Does America Really Deserve a ‘Seat at the Head of the Table’?
Peter Beinart Talks to Andrew Keen on Keen On
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On today’s episode, Andrew talks with columnist Peter Beinart about America’s loss of world leadership in a post-Trump world.
From the episode:
Andrew Keen: When Biden announced Lloyd Austin as his defense secretary, he tweeted about American foregin policy in his own peculiarly Biden-esque fashion: “I’ve long said that America leads not by the example of our power, but by the power of our example.” So the question, of course, is what kind of foreign policy is America going to have in a Biden administration? What is the new role, the post-Trump role of America in the world today? We had Steve Coll on the show last week, the head of Columbia University’s journalism school, to talk about his vision of America’s role in the world. Alongside Coll, another very distinguished luminary of the American liberal foreign policy establishment is Peter Beinart. He wrote a really interesting piece in The New York Times last week, an op-ed arguing that Biden wants America to lead the world, but it shouldn’t. Peter Beinart, what did you mean by that op-ed? Is America’s role in the world finished as this beacon of freedom, this little city on the hill?
Peter Beinart: I think America has a lot to contribute to the world, a partner with other countries in solving major global threats like climate change and pandemics. But the reason I don’t like this phrase leadership that gets thrown around almost without much thought behind it by the Biden team and many others is first of all, I think it assumes a power dynamic that no longer exists in the world. It’s rooted in this story about American leadership that begins with World War II. And in 1945, the United States was half of the world’s gross domestic product. As late as the end of the Cold War, we were 25 percent. We’re now 15 percent. China is bigger than us by various metrics, and the gap is going to widen.
When Biden says “we’re going to sit at the head of the table,” I think that’s based on a power dynamic that no longer really exists in the way it did. I don’t think the rest of the world is necessarily inclined to believe the United States has the power to always sit at the head of the table. And it’s also based on a notion of our unique virtue that I think we don’t have the right to assert at this point. The United States has been a kind of wrecking ball for the principles of an international order that is based on rules rather than simply sheer might during the Trump administration. And even before the Trump administration, we had done some really, really damaging things to the very principles of a quote unquote liberal, rules-based international order that we claim to be leading. And so, I think that we should be a little more humble right now and perhaps work for membership and partnership and solidarity before we assert leadership.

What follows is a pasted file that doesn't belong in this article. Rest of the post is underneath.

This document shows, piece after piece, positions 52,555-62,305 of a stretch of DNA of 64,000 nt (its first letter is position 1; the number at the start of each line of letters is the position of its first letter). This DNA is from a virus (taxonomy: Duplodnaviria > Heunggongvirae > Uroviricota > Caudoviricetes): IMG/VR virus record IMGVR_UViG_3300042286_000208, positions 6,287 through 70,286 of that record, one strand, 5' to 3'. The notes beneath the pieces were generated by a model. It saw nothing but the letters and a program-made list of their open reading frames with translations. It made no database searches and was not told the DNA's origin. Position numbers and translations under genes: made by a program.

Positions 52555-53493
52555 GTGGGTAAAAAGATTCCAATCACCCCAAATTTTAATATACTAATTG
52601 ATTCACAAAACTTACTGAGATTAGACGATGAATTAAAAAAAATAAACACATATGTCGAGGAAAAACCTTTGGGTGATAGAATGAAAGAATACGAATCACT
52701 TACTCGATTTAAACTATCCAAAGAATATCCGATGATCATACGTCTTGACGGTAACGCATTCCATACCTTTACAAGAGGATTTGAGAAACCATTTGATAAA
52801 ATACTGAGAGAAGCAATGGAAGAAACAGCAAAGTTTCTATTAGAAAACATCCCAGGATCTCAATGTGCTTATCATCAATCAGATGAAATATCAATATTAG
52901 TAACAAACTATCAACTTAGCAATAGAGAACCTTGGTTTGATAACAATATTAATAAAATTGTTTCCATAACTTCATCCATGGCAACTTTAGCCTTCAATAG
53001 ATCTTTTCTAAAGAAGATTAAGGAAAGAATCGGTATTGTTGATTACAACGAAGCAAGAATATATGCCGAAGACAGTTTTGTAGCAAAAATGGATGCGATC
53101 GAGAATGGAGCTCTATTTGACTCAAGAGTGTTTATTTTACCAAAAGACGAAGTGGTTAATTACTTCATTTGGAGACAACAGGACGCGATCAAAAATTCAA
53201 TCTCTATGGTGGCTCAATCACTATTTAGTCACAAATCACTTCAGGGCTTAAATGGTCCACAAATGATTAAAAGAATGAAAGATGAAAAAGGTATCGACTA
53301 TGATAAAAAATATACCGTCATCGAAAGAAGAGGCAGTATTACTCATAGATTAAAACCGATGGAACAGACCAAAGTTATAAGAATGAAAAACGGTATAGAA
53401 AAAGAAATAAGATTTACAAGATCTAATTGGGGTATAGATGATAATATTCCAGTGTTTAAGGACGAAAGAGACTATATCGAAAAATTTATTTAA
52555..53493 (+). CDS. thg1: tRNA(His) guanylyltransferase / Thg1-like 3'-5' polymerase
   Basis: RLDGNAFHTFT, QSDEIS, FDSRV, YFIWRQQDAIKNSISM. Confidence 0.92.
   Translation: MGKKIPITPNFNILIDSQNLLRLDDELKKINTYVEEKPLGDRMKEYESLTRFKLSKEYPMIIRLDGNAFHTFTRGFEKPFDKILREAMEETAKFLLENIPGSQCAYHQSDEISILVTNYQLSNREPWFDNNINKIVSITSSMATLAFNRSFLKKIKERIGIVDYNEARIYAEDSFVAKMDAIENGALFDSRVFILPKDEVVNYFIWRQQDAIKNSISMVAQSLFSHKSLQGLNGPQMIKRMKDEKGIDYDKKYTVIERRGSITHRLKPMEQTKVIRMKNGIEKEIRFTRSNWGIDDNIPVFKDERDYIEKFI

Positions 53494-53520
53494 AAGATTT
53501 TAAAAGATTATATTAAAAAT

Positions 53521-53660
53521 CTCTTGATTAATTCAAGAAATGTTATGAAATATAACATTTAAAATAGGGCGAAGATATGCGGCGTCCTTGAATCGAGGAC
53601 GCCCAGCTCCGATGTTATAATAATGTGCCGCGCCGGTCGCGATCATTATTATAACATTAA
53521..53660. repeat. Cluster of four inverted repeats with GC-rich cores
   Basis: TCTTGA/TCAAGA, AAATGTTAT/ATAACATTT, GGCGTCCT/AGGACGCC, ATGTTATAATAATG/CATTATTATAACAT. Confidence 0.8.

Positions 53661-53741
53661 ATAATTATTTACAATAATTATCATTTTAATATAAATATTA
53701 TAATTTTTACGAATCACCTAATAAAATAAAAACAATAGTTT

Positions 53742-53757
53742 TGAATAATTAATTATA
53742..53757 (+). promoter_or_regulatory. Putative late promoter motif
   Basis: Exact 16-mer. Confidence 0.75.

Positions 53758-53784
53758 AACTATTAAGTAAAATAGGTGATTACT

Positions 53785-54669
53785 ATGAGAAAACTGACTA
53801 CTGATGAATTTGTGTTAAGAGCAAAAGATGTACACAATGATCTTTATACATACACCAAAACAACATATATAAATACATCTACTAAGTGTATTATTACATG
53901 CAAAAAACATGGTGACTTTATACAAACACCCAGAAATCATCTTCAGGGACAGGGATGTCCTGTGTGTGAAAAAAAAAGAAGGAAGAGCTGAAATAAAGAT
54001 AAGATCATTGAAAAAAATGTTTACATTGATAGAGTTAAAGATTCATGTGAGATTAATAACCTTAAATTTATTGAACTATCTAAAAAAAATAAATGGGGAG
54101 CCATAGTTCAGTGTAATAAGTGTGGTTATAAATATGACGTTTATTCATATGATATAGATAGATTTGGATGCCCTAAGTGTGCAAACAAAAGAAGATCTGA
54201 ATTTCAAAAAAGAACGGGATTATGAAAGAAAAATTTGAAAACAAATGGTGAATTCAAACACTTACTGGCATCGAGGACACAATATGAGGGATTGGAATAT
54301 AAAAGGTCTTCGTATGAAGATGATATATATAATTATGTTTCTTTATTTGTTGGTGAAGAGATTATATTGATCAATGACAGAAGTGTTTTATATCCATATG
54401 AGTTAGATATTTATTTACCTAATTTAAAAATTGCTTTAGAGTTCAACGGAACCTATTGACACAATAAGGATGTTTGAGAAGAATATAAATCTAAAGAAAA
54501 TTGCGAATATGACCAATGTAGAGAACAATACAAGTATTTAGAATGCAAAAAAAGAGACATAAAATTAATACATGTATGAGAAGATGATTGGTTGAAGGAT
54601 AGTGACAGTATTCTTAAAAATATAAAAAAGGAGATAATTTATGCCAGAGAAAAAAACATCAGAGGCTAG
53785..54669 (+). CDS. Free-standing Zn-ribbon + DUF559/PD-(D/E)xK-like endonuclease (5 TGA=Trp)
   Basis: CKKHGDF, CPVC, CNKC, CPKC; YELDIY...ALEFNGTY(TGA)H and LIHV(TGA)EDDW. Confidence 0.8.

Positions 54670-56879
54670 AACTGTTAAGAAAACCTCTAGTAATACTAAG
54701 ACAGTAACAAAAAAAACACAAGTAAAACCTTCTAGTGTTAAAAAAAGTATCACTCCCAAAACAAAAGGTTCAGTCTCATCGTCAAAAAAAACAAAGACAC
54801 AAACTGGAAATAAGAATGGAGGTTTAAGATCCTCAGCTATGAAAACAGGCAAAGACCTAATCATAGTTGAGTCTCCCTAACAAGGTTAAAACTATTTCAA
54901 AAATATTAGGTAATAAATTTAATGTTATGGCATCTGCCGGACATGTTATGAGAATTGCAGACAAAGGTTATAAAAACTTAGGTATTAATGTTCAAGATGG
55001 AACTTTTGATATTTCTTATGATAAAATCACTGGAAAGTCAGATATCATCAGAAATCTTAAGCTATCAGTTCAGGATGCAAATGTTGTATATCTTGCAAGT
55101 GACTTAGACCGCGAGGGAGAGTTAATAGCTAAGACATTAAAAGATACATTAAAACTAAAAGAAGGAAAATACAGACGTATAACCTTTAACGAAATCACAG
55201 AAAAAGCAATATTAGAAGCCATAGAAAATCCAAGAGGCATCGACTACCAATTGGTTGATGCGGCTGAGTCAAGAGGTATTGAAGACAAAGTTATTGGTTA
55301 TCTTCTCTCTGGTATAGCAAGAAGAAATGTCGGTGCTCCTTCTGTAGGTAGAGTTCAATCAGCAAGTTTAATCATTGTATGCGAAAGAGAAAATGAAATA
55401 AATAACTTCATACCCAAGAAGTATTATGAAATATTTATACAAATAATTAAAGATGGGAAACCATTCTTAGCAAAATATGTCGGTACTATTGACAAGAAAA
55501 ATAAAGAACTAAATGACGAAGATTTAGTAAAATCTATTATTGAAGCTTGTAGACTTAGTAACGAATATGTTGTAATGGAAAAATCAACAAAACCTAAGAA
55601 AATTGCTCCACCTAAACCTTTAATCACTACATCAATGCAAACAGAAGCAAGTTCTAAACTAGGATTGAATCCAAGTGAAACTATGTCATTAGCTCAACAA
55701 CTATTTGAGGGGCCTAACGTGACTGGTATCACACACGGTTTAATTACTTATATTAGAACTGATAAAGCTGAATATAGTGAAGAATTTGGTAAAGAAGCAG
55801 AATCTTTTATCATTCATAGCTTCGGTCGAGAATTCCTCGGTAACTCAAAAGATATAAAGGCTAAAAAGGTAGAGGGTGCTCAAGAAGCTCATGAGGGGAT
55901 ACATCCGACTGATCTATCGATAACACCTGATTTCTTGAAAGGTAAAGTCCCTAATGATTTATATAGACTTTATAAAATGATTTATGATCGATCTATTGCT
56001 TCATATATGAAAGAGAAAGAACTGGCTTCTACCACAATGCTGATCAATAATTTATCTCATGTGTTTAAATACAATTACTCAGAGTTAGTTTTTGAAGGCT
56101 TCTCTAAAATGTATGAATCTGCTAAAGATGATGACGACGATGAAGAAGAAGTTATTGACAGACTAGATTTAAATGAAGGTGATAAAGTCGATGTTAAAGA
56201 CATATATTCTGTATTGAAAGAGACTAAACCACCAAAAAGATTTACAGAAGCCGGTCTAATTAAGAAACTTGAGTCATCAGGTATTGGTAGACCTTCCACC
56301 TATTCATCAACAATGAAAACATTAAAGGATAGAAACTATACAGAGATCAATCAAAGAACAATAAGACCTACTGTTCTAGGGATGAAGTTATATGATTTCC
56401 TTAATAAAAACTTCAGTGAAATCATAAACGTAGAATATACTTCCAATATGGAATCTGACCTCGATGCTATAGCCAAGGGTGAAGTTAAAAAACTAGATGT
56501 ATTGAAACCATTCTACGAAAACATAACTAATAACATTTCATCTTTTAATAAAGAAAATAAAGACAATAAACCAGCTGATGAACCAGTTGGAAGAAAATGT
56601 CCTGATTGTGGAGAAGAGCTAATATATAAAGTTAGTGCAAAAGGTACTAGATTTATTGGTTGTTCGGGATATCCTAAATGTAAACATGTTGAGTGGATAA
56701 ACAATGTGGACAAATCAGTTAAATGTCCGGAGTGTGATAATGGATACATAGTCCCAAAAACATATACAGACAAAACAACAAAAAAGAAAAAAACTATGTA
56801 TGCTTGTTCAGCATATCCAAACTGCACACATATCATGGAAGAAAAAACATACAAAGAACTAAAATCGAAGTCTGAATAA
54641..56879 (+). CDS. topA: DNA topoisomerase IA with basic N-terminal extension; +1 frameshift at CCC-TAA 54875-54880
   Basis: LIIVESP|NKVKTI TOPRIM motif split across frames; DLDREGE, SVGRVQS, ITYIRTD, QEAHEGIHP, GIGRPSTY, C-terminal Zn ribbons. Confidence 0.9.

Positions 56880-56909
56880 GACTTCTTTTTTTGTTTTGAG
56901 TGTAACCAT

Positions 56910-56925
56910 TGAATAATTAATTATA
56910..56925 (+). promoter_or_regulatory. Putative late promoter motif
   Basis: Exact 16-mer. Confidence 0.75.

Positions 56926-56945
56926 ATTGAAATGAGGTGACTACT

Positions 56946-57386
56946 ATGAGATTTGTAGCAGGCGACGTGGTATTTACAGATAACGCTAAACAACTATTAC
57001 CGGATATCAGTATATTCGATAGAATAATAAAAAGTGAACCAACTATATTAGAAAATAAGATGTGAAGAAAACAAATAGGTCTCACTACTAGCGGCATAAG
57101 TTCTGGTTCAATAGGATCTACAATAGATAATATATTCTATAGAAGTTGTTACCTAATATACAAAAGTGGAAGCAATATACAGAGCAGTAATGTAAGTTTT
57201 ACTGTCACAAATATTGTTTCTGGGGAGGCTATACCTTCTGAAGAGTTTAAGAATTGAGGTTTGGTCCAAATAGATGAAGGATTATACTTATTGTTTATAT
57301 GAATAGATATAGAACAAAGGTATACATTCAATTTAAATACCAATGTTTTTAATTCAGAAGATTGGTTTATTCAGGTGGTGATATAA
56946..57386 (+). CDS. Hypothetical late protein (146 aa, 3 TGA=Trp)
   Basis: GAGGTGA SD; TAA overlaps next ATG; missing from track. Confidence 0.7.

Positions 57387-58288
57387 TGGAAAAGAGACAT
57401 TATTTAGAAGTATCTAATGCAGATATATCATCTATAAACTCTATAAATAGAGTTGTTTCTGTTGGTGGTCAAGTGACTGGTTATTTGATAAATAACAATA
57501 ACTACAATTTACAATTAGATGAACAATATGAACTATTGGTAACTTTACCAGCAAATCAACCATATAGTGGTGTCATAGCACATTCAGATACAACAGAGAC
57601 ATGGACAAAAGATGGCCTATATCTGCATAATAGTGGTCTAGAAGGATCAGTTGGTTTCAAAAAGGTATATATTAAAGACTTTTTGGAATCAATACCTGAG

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Peter Beinart is professor of journalism at the Craig Newmark Graduate School of Journalism and professor of political science at the CUNY Graduate Center. He is also a contributor to The Atlantic, a columnist for Jewish Currents, and a CNN political commentator. His first book, The Good Fight, was published by HarperCollins in 2006. His second book, The Icarus Syndrome, was published by HarperCollins in 2010. His third, The Crisis of Zionism, was published by Times Books in 2012. Beinart has written for The New York Times, The Wall Street Journal, the Financial Times, the Boston Globe, The Atlantic, Newsweek, Slate, The Forward, Reader’s Digest, Die Zeit, Frankfurter Allgemeine Zeitung, and Polity: the Journal of the Northeastern Political Science Studies Association. The Week magazine named him columnist of the year for 2004. In 2005, he gave the Theodore H. White lecture at Harvard’s Kennedy School of Government.